by Lowell Bliss, The Liberator Today
We were a scant quarter mile into the climate march that civil society groups were hosting on the Saturday between the two weeks of the latest UN climate summit, COP 24 in Katowice, Poland. Someone inadvertently bumped into my hip and I looked over and saw a familiar face. It was 15-year old climate activist Greta Thunberg.
Greta, now sixteen, was a familiar face last Friday. In fact, in your news feeds, you saw either one of two photos from the worldwide strike by schoolchildren for climate action. Either you saw the huge crowds of kids marching in protest, or you saw a photo of the girl who had inspired them all. Greta was the first to scrawl a sign: “Skolstrejk för Klimatet.” Three weeks before Sweden’s parliamentary election on September 9 of last year, Greta took up position on the steps of parliament, demanding that government take more radical action on carbon dioxide emissions. After the elections, she returned to school for four days each week, but every Friday she was back out on strike. On this past Friday, she was joined by children in 123 different countries, and in all 50 states. Kids are creative; my favorite protest signs all had to do with playing hooky, such as “Why Should We Go to School if You Won’t Listen to the Educated?,” and “Civil Disobedience Requires No Permission Slip” and “If you didn’t want us to skip school, you shouldn’t have given us such good science teachers.”
The climate march in Katowice was a long, slow affair. We shuffled. I had plenty of time to strike up a conversation with Svante Thunberg, Greta’s father. He’s forty-nine, an actor, and we chatted about his visit to the Niagara region back when he was in grad school. “I doubt if I’ll get back,” he told me. He and his family have given up flying. I bragged a little also about my own two remarkable daughters, Adelaide and Bronwynn.
During the COP, Svante and Greta appeared for a press briefing sponsored by scientistswarning.tv. Moderator Scott Stuart introduced him, “And with her is her father who is an author and actor,” and then putting his hand up to the side of his face as if to create an ‘aside’ with the audience, he said, “he happens to be her PR person, her chauffer, her protector, all of the above; a very, very dedicated man.”
Much has been said about Greta, and her younger sister Beata, being diagnosed with autism and ADHD. Their mother, Svante’s wife, Malena Ernman wrote a book about their care. At the press briefing however, Svante was able to fill in the picture about Greta’s move into climate action: “Greta fell ill – I think it was four or five years ago. She stopped eating and she stopped talking and she fell into a depression. And she stayed home from school for almost a year. She lost a lot of weight and went away to hospital. So we stayed at home, my wife and I. We stopped working. . . . We have two daughters and we made sure they were feeling well again. Once Greta was coming back, it turned out she was very concerned and upset about the climate. She has been going on about this before, obviously, but it sort of stuck to her and she could not get this out of her head: the fact that everyone was saying one thing and doing the exact opposite all the time, not least, us parents.”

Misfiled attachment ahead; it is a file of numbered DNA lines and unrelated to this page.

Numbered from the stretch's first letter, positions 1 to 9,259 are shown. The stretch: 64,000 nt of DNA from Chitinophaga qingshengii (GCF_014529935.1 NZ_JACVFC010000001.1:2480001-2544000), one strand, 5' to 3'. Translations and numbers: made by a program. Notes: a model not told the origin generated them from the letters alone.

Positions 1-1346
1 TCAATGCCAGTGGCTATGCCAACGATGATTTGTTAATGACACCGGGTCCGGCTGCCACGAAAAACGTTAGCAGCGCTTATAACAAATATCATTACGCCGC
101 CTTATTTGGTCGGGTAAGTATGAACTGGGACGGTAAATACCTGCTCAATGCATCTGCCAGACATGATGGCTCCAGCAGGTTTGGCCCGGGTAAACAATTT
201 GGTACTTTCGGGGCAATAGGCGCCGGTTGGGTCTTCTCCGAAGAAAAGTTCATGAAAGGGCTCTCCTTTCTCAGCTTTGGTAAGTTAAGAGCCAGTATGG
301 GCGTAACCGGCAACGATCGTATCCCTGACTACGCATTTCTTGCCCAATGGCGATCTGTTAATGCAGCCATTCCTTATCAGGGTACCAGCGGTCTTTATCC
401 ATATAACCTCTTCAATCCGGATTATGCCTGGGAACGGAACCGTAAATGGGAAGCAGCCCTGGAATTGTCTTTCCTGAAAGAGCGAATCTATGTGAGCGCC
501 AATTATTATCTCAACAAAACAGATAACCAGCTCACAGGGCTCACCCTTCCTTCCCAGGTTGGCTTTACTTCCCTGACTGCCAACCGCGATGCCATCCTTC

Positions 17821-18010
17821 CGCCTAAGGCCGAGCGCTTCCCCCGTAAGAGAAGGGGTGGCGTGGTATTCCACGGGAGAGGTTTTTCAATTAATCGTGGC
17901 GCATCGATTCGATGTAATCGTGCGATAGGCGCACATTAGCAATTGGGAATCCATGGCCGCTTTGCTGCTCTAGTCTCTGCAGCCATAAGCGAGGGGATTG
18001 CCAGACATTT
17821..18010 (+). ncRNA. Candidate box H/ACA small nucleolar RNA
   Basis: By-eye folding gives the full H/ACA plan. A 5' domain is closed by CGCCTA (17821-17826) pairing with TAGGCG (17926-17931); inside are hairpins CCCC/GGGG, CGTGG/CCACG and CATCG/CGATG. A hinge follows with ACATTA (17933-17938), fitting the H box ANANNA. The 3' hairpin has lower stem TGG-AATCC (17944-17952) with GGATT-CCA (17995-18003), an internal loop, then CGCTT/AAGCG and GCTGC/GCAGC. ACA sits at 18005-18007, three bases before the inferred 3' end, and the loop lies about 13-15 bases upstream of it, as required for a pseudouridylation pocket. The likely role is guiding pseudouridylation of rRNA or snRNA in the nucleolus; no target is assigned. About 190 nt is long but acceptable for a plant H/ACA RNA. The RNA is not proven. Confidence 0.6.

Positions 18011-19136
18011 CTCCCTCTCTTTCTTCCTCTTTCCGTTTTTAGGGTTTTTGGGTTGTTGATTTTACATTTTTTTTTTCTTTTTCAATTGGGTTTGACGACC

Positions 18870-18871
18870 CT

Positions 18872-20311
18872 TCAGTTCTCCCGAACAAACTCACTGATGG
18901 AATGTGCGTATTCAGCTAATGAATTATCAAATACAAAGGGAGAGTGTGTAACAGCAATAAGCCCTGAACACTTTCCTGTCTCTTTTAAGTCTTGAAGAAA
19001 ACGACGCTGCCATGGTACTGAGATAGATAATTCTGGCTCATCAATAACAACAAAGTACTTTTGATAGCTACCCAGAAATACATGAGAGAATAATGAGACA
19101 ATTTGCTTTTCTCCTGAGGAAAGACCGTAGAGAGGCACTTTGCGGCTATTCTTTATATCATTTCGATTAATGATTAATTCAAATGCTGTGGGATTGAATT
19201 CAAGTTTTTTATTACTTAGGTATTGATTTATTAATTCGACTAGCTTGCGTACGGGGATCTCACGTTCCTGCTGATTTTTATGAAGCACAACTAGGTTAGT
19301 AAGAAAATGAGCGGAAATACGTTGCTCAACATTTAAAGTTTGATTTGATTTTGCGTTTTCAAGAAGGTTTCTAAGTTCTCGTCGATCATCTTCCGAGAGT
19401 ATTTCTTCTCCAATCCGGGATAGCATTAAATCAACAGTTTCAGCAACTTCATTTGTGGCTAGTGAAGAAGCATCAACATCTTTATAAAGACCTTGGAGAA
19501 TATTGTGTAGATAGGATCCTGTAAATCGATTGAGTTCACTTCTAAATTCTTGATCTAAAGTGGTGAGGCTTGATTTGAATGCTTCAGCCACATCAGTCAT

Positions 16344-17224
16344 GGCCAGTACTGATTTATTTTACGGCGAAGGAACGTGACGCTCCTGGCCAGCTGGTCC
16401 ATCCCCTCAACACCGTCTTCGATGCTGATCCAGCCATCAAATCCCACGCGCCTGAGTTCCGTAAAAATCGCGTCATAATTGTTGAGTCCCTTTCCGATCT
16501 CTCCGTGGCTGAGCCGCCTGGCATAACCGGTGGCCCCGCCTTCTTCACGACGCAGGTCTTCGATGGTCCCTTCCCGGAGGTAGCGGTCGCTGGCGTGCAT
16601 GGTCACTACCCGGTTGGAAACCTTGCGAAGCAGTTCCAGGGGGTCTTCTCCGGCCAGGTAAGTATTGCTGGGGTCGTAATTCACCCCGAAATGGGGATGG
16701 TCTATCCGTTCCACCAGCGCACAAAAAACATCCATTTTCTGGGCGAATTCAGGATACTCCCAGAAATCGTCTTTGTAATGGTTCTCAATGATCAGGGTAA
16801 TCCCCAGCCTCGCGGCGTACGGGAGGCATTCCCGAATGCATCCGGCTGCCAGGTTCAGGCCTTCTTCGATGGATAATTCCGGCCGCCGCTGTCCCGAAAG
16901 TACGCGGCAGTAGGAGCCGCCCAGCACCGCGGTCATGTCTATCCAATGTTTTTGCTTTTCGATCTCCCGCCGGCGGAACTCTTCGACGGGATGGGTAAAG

Svante, picking at his beard with his left hand and staring off into his memories, described his wife and himself as “very concerned” people: they were active in issues of human rights and care of refugees. “But in Greta’s eyes, of course, we were missing out on one big point, in fact the most important point, which was the climate and the sustainability crisis going on all around us. While we were saying all these things about taking care of our fellow man, we were flying around, eating meat, buying things, and driving a big car, having two homes and of course, that’s not really sustainable. And then we realized that we were, of course, a huge part of the problem. In fact, we were the problem. Greta could not, sort of, get around that, and it made her very, very upset.”
Then Svante said, “So, listening to her, we started taking in the sustainability and the climate crisis and we embarked on a road which we are still upon. She told us that we had to change.” They did.
Svante Thunberg, forty nine years old, father of two, successful career man—listened to his daughter. And that may have made all the difference in the world, for our world. Out on the march, shuffling along, enjoying being outside, watching other marchers suddenly recognize Greta, watching her patiently pose for another selfie, I turned to Svante and said, “You know, Greta gets a lot of admiration, and it is deserved. She’s pretty remarkable. But I want to say. . . Dad. . . that I think you are pretty remarkable too.”
It was announced last week that Greta Thunberg has been nominated for a Nobel Peace Prize.
Hey you, Dad. . . Mom. . .if you are listening to your kids’ concerns, if you discover the strengths in their disabilities, if you are determined to raise adults who care, if you are open to change. . . well, I think you are pretty remarkable too. Good job!